In August 1967, the UK Electric Vehicle Association put out a press release stating that Britain had more battery-electric vehicles on its roads than the rest of the world combined. It is not clear what research the association had undertaken into the quantity of electric vehicles of other countries, but closer inspection disclosed that almost all of the battery-driven vehicles licensed for UK road use were milk floats.
Electric vehicles delivering the product right to your door, your empty packaging collected, cleaned and reused and the process was the perfect circular economy. It was not uncommon to get a knock on the door from a milkman who thought you should have more bottle returns.
So why did this perfect system fail?
Like most things, the consumer became much more price aware.
Supermarkets can buy in bulk and reduce the overall cost significantly, but this resulted in a complete breakdown of this perfect eco-system.
Identifying that bottle containers outside supermarkets with various, and at times, unsortable bottles, in conjunction with the exceptionally high cost of glass production and recycling, the inevitable breakdown occurred in the late 80’s with 1990 seeing the first supermarkets started offering plastic and carton containers, reducing bottled milk from 94% to 3% by 2016.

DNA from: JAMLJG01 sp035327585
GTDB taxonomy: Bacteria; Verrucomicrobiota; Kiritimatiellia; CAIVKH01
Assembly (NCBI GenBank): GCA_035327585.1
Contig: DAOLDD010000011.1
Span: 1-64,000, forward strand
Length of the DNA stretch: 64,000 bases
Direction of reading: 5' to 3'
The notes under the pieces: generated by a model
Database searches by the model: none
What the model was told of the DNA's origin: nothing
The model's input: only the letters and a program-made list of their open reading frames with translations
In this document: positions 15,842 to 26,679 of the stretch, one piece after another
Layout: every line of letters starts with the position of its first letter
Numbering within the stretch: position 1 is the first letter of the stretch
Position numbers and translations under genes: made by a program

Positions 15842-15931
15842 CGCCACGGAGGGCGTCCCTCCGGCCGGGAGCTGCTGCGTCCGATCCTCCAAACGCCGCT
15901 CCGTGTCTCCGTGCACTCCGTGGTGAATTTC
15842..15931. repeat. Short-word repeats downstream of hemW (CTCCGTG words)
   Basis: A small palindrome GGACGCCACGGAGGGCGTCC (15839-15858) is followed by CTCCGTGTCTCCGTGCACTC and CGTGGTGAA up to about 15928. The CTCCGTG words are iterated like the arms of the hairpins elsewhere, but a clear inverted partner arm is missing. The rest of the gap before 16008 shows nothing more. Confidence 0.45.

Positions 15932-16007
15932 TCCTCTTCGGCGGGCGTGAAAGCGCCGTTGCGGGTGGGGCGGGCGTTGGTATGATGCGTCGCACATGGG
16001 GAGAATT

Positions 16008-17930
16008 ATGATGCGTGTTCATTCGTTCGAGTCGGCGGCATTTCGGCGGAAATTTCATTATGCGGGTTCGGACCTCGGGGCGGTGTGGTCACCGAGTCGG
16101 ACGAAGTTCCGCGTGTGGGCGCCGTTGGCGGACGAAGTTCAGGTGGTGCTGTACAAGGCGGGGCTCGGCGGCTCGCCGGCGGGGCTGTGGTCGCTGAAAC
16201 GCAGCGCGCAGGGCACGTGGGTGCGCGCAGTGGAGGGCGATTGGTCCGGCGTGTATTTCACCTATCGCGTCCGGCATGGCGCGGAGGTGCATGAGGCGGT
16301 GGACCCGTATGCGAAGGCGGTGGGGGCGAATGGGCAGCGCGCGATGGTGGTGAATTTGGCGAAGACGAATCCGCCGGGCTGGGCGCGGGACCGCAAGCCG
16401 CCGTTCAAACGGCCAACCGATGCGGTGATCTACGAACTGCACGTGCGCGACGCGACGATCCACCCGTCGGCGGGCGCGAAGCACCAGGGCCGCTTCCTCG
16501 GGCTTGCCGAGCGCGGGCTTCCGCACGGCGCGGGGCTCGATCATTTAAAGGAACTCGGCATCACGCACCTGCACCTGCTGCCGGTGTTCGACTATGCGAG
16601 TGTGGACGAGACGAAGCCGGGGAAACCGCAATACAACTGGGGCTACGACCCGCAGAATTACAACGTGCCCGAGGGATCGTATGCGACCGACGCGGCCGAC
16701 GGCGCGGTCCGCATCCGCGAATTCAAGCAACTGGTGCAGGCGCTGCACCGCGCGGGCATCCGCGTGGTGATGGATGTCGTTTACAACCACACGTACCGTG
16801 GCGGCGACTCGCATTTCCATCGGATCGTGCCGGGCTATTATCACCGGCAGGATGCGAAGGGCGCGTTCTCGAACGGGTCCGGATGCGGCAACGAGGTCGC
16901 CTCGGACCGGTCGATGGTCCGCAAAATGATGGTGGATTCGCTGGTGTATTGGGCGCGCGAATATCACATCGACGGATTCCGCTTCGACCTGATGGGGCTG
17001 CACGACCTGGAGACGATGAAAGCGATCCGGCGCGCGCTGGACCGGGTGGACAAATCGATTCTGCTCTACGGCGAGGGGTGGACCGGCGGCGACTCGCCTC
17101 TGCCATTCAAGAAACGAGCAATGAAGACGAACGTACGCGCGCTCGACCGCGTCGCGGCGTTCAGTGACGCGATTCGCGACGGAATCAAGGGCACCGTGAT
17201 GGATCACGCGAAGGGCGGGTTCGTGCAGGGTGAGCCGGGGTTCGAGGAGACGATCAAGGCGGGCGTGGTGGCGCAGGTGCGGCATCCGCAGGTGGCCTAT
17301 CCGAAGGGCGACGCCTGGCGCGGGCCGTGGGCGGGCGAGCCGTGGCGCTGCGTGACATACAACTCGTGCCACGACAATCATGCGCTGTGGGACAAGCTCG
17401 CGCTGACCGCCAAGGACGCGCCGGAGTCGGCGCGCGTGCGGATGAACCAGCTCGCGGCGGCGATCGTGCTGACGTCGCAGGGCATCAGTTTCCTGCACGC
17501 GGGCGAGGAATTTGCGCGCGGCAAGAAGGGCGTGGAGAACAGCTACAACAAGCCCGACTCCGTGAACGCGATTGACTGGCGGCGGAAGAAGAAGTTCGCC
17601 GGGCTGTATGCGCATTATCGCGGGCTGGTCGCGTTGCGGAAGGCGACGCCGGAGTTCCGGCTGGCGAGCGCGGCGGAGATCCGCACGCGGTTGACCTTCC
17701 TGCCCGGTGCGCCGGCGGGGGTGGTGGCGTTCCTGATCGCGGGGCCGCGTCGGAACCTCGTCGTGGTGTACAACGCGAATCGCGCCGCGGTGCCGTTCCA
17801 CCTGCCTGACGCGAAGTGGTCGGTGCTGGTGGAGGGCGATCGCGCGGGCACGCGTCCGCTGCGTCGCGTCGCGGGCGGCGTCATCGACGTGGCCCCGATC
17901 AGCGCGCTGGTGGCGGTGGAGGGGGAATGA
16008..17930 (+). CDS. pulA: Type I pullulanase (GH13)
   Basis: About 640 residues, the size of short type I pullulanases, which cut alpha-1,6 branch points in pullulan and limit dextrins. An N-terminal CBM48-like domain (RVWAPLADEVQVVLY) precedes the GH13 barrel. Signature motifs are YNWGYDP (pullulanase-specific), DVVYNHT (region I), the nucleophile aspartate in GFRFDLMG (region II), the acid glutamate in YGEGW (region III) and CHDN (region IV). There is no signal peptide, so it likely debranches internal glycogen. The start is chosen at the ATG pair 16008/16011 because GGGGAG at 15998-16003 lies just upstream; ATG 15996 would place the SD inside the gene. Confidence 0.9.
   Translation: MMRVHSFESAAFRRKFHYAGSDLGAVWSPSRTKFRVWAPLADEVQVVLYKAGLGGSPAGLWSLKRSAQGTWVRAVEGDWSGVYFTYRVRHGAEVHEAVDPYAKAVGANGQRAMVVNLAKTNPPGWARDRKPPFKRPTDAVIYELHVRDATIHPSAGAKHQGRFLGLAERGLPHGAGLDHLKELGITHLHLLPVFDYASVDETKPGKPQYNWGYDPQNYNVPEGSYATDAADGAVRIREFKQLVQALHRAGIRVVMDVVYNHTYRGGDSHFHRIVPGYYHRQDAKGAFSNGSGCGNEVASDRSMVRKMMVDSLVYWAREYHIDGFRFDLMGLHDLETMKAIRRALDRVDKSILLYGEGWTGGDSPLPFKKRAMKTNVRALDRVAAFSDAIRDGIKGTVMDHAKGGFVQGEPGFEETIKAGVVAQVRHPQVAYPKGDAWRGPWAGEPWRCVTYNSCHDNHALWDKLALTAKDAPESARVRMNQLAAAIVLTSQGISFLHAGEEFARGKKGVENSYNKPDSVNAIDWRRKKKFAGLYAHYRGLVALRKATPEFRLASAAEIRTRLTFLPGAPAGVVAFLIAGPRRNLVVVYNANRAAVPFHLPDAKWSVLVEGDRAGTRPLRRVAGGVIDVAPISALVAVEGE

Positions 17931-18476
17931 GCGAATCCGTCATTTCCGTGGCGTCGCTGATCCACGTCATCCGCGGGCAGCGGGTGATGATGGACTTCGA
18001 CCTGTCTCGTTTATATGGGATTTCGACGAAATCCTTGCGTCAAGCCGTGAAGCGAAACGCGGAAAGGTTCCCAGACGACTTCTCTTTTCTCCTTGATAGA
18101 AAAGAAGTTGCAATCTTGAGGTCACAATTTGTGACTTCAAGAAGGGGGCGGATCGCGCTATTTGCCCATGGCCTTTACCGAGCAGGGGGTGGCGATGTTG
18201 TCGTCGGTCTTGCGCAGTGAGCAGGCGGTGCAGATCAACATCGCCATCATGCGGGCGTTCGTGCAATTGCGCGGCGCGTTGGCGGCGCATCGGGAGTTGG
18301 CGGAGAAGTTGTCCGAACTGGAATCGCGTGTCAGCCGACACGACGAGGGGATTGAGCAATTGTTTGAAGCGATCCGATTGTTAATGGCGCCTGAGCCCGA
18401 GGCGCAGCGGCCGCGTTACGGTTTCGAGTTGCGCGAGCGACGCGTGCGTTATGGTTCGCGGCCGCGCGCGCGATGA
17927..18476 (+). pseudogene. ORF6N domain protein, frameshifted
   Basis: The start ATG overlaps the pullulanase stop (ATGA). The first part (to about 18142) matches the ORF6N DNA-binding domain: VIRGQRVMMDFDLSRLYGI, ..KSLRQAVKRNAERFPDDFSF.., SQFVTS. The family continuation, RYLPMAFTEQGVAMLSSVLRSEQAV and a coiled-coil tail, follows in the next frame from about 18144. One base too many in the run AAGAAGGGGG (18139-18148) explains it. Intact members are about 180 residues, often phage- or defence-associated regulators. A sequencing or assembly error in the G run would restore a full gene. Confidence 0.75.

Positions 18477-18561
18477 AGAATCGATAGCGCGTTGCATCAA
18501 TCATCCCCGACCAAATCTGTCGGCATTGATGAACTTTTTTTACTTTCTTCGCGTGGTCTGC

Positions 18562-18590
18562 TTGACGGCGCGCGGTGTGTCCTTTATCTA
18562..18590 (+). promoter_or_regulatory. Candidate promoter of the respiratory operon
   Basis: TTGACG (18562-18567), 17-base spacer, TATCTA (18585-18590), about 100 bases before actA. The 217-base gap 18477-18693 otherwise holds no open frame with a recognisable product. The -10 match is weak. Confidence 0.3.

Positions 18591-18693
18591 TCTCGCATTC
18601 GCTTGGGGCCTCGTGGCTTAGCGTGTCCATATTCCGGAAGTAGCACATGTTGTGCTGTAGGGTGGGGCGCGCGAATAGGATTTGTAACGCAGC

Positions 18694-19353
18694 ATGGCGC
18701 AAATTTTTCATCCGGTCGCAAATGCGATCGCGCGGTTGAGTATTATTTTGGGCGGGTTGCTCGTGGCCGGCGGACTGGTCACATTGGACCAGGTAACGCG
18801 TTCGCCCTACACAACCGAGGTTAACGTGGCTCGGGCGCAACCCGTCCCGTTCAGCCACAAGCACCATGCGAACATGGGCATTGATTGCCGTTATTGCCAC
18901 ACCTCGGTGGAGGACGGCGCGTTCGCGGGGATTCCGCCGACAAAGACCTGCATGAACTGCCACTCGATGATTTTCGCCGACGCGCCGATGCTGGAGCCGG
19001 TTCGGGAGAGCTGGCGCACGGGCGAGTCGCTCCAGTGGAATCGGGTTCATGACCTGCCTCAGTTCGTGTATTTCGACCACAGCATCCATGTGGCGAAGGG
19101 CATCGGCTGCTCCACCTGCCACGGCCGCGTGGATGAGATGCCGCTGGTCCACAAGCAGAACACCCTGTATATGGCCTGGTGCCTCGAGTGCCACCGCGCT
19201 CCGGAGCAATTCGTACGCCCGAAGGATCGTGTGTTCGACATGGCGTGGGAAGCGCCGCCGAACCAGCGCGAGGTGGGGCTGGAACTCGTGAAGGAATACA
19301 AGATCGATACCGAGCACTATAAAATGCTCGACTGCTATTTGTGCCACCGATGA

The reality is that the answer to our plastic problems will most likely be resolved at a cost to the end user.
With drink cans now being targeted for a returnable deposit, the question remains
“Is this enough”.
If the price of a poor attitude to recycling is ten cents, how many of us will truly feel its impact and will it be enough to see the population taking a much more proactive approach to recycling. No doubt some will, but many will not.
When our recycle bin is full, but we still have a few items to dispose of, what stops the end-user (public) simply throwing this into the general waste.
We have a long journey ahead of us, and we should not expect this to naturally occur without major change.
The right attitude and well provided recourses to make our recycling much, much easier, and education will be key to achieving plastic waste goals.
At Plas-Pak WA, our goal is to provide the front line support to our customers in both education and resources, whilst using our technical knowledge and support programs to aid on their own environmental journey.